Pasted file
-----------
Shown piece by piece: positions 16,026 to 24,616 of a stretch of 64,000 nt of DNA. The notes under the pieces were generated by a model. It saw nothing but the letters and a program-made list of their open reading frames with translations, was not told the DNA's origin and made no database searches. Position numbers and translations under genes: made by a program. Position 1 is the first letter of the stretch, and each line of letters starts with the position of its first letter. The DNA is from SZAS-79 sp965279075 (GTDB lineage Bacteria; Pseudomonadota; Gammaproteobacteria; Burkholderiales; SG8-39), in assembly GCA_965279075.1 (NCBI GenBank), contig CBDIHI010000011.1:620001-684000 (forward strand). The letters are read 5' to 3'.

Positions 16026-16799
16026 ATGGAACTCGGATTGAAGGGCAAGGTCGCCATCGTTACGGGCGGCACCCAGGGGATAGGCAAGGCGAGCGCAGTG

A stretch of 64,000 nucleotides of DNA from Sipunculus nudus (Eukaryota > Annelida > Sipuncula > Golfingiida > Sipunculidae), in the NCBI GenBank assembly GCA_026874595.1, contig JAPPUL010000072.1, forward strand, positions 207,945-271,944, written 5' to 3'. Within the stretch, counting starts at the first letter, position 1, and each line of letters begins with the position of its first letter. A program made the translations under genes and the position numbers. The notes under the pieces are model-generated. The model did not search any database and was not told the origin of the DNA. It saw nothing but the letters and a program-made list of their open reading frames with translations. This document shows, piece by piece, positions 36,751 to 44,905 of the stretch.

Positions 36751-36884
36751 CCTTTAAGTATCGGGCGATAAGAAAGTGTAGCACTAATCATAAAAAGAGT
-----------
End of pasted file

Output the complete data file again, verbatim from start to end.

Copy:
Shown piece by piece: positions 16,026 to 24,616 of a stretch of 64,000 nt of DNA. The notes under the pieces were generated by a model. It saw nothing but the letters and a program-made list of their open reading frames with translations, was not told the DNA's origin and made no database searches. Position numbers and translations under genes: made by a program. Position 1 is the first letter of the stretch, and each line of letters starts with the position of its first letter. The DNA is from SZAS-79 sp965279075 (GTDB lineage Bacteria; Pseudomonadota; Gammaproteobacteria; Burkholderiales; SG8-39), in assembly GCA_965279075.1 (NCBI GenBank), contig CBDIHI010000011.1:620001-684000 (forward strand). The letters are read 5' to 3'.

Positions 16026-16799
16026 ATGGAACTCGGATTGAAGGGCAAGGTCGCCATCGTTACGGGCGGCACCCAGGGGATAGGCAAGGCGAGCGCAGTG

A stretch of 64,000 nucleotides of DNA from Sipunculus nudus (Eukaryota > Annelida > Sipuncula > Golfingiida > Sipunculidae), in the NCBI GenBank assembly GCA_026874595.1, contig JAPPUL010000072.1, forward strand, positions 207,945-271,944, written 5' to 3'. Within the stretch, counting starts at the first letter, position 1, and each line of letters begins with the position of its first letter. A program made the translations under genes and the position numbers. The notes under the pieces are model-generated. The model did not search any database and was not told the origin of the DNA. It saw nothing but the letters and a program-made list of their open reading frames with translations. This document shows, piece by piece, positions 36,751 to 44,905 of the stretch.

Positions 36751-36884
36751 CCTTTAAGTATCGGGCGATAAGAAAGTGTAGCACTAATCATAAAAAGAGT